4. The tools used to study natural and nature-based infrastructure that mitigate the impact of extreme weather and sea- level rise on coastal communities and ecosystems.
  5. Integrating models and practices and other decision-making tools for ecosystem-based management.
  6. Advocating for the accountability of social science in planning and budgeting to enhance coastal community projects.

Place-Based Conservation

  1. The policies and commonly-used decision-making tools that support place- based conservation.
  2. The relationship between natural, applied, and social sciences and the policies as it pertains to capacity management.
  3. Best practices for engaging community stakeholders in addressing specific site- based concerns.
  4. Broadly-used ecosystems valuation tools and their use in place-based conservation efforts.
  5. The tools used to balance conservation with demand for coastal resource utilization and economic development.
  6. Understand socio-economic data needs.
  7. Engage community stakeholders.


NOAA CCME Participates in Florida State University Schools (FSUS) STEAM Night

CST Biology undergraduate student Linda Mbiza (left), NOAA CCME Researcher Dr. Richard Long (middle), and SoE and NOAA CCME graduate student Ariana Uwaibi participated in Florida State University Schools (FSUS) STEAM night where they helped students and parents swab cell phones and cultivate bacteria on agar plates.

Images of the plates were posted on Flickr so that participants could see their actual plate. There are also plates from the FAMU STEM Day on Flickr. In addition there were activities on learning bacterial shape and infographics on the human microbiome.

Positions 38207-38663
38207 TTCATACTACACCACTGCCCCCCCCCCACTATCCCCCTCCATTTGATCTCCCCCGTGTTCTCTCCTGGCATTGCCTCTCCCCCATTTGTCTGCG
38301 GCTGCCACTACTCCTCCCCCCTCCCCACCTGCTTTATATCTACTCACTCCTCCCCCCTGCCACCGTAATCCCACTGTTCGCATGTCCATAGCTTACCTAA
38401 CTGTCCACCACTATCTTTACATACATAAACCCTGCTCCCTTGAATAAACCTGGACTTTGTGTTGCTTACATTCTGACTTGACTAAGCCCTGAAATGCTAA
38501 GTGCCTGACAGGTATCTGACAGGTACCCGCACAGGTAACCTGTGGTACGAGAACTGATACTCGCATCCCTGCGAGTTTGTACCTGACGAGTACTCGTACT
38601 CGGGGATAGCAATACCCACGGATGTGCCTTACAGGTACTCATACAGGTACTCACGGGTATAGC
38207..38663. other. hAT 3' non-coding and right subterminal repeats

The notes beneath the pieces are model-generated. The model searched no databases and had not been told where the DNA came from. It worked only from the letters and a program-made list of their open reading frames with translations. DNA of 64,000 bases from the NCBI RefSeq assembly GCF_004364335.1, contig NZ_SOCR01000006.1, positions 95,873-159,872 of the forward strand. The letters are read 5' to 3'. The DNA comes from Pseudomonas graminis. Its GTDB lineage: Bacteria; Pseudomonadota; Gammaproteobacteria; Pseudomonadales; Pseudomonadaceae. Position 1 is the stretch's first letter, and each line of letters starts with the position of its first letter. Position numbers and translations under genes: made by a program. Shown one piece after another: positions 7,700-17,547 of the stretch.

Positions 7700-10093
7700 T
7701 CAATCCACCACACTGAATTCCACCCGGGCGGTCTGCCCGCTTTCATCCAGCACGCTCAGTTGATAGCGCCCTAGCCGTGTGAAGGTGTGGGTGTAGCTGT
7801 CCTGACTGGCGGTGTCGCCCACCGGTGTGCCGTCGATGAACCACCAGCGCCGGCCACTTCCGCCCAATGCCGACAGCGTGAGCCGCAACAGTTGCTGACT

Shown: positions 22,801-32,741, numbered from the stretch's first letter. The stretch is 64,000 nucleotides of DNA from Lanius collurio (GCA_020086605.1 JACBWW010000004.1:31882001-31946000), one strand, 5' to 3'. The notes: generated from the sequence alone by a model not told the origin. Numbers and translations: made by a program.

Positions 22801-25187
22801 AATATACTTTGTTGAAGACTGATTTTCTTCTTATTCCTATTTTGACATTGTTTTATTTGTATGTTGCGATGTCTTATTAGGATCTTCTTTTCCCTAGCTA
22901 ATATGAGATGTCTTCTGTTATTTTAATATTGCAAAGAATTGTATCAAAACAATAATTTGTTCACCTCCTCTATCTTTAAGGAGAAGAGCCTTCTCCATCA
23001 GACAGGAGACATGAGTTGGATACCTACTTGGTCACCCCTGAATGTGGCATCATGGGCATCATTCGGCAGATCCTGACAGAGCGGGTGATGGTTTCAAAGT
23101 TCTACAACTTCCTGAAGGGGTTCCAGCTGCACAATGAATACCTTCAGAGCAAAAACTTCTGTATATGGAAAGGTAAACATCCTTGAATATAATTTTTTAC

NOAA CCME holds 2019 Annual Meeting at NOAA Southwest Fisheries Science Center (SWFSC)

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The NOAA Center for Coastal and Marine Ecosystems (CCME) held its 2019 Annual Meeting at the NOAA Southwest Fisheries Science Center (SWFSC) on the campus of the University of California – San Diego Scripps Institution of Oceanography on April 11-12, 2019.  The theme of the meeting was “Expanding Partnerships for Student Training and Workforce Placement”.  The main goals of the meeting were to: introduce CCME more broadly to the NOAA scientific community, educate CCME faculty and students about different research opportunities and interests at a variety of NOAA entities, and foster new and expanded collaborations, particularly those leading to student engagement, between CCME and NOAA. 

Approximately 22 CCME faculty and staff, seven graduate students, thirteen NOAA personnel, three representatives of the Stakeholder Advisory Board, and the External Evaluator attended in person.  Four NOAA personnel attended virtually (via the Zoom web conferencing service), as did other CCME faculty and students.

A pre-meeting informal gathering for introductions and networking was held the evening of April 10 in the Hotel La Jolla.  The meeting kicked off with the presentation of posters highlighting research by select CCME graduate students with concurrent networking opportunities.  Following the welcome by CCME Director Dr. Larry Robinson and the SWFSC Acting Deputy Science and Research Director Dr. Toby Garfield, the program moved to presentations summarizing CCME and the NOAA Educational Partnership Program (EPP) to familiarize the attendees with the program.  Following a networking lunch and tour of the SWFSC, the afternoon of the first day featured talks from representatives of eleven NOAA laboratories, centers and offices.  The speakers were selected to represent a mix of those with exiting collaborations with CCME, those with some familiarity but not yet engaged with CCME, and those with no pre-existing relationship with CCME.  The second day began with a discussion of collaborative opportunities based on what was learned during the first day.  Following the open session, an internal CCME programmatic meeting was held.